Working Notes: New Dáil, New Dawn?

Working Notes: New Dáil, New Dawn?

In a Statement issued prior to the General Election in February of this year, the Jesuit Centre for Faith and Justice noted that in public discussions in Ireland on how to address the economic crisis reference was frequently made, by politicians and commentators, to ‘the common good’, ‘solidarity’ and ‘sustainability’. The Statement said that while this was welcome, the reality was that the mere articulation of such values was in itself of little consequence, unless there was ‘a corresponding determination to take the decisions and measures necessary to give effect to these values’.

The Programme for Government of the new Fine Gael–Labour Party Government includes many references to values such as social solidarity and equality; indeed, at the outset, the Programme states that both parties in Government are ‘committed to forging a new Ireland that is built on fairness and equal citizenship’.

Posted in Economic Policy News

Continue Reading

Print Email

Creation of a just and sustainable model of economic development will require radical cultural change

NEWS RELEASE Friday, 29 October 2010

 

Jesuit Centre for Faith and Justice

 

Creation of a just and sustainable model of economic development will require radical cultural change, says Jesuit theologian

The creation of a new economic paradigm, with a focus on sustainability and fairness, will require a radical turning away from prevailing values and culture, says Jesuit priest, Fr Gerry O’Hanlon SJ, theologian and staff member of the Jesuit Centre for Faith and Justice.

Posted in Economic Policy News

Continue Reading

Print Email

Working Notes: What Direction for Recovery?

Working Notes: Which Direction for Recovery?

 

This issue of Working Notes is devoted to three articles which explore different possibilities in the increasingly urgent search for a type of economic development that is balanced, sustainable and just.

In the second of two articles on the theme, ‘A New Economic Paradigm?’, Gerry O’Hanlon SJ turns to some of the practical proposals now being put forward in regard to the direction and shape of future economic development. He looks at the key proposals of a number of Irish reports and also, in some detail, at a report from the London-based NEF (New Economics Foundation). The title of the NEF report – The Great Transition – and the headings of its seven core themes (for example, ‘The Great Redistribution’; ‘The Great Localisation’; ‘The Great Reskilling’) reflect the type of radical changes which the NEF considers necessary to effectively regulate markets, reform financial systems, ensure environmental sustainability, and address inequalities within and between countries.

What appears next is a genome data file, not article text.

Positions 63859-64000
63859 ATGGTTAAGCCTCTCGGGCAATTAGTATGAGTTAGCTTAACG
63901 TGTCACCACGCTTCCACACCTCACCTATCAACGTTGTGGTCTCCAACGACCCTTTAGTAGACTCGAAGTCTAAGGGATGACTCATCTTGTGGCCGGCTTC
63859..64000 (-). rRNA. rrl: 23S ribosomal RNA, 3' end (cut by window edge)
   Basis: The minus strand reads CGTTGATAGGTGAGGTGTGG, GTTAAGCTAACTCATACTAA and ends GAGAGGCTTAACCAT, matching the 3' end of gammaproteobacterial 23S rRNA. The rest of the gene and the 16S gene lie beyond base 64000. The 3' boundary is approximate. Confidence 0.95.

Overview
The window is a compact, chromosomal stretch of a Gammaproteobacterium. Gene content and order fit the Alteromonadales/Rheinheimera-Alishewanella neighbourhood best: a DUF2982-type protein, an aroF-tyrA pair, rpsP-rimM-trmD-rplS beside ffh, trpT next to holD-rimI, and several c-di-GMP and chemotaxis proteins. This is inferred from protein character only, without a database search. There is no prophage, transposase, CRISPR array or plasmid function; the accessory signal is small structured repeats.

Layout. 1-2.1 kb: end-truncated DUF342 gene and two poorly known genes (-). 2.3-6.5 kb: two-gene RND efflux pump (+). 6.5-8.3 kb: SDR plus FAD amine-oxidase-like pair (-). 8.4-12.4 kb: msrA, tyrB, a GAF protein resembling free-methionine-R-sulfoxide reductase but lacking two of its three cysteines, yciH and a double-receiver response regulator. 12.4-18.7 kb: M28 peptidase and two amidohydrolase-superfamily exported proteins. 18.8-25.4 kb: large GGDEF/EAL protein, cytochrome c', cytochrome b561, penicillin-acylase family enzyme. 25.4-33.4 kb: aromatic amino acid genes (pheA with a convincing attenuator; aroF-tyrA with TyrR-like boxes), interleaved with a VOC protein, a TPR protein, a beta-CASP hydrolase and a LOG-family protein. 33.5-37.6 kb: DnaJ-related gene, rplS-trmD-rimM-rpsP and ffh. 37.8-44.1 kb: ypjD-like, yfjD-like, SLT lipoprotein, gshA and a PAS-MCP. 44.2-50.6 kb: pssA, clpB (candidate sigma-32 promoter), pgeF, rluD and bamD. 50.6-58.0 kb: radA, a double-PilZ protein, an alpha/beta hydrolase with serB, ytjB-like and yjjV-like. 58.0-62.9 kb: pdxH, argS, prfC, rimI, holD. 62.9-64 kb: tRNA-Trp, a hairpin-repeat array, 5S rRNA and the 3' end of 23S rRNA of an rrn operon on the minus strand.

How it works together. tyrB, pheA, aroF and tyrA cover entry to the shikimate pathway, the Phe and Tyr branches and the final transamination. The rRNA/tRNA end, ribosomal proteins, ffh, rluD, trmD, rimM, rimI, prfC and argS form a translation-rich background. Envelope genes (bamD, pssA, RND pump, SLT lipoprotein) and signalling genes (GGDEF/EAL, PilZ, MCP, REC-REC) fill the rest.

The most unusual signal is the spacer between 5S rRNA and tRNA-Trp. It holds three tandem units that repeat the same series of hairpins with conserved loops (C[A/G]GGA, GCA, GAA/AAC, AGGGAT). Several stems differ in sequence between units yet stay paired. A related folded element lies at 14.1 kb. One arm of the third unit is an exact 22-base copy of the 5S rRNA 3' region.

Posted in Economic Policy News

Continue Reading

Print Email

‘Reformed Catholicism’ could play a role in addressing economic crisis

News Release

Jesuit Centre for Faith and Justice

 

Monday, 29 March 2010

‘Reformed Catholicism’ could play important role in cultural renewal needed to address economic crisis

A “reformed Catholicism”, acting alongside other strands of Christianity and other religious and humanist traditions, could play an important role in the cultural and political renewal that is essential to finding a more just and sustainable economic model, says Jesuit theologian, Fr Gerry O’Hanlon SJ.

Writing in the March 2010 issue of Working Notes, the journal of the Jesuit Centre for Faith and Justice, Fr O’Hanlon says that it is tempting to think that new regulations, laws and policies alone will be sufficient to deal with the current financial and economic crisis. However, he points out, the scale and depth of the crisis, along with the growing realisation that a path of neverending growth is simply not sustainable, highlight the need for more far-reaching change.

Posted in Economic Policy News

Continue Reading

Print Email

Gerry O'Hanlon in Tasc blog: Asking the Right Question

We are understandably concerned about economic recovery in Ireland these days. But given that ‘recovery’ might be taken to imply a return to a previously desirable state, perhaps we need to reframe the question that we ask. If we ask ‘how do we recover’, we are in danger, in our public discourse, of letting conventional indicators like a pick-up in retail sales, an increase in property values, a rise in consumer sentiment, even – the Holy Grail! – growth in GDP and GNP, become the sole normative criteria for what might too easily become a return to ‘business as usual’. That would be a pity. Given what we have learned about the serious flaws in our ‘business as usual’ model, it might be better to ask a different sort of question that might push us in a more radical direction – so, for example, ‘how do we create a new economic model that is sustainable’?
The predominantly neo-liberal, infinite-growth model of the recent past has let us down. It was shot through with an economism which meant that an obsession with economic growth trumped so many other human values. It was riddled with inequalities both within and between nations, in ways which made solidarity unsustainable. And its focus on consumption did serious damage to our planet, as well as failing to make us happier.

Posted in Economic Policy News

Continue Reading

Print Email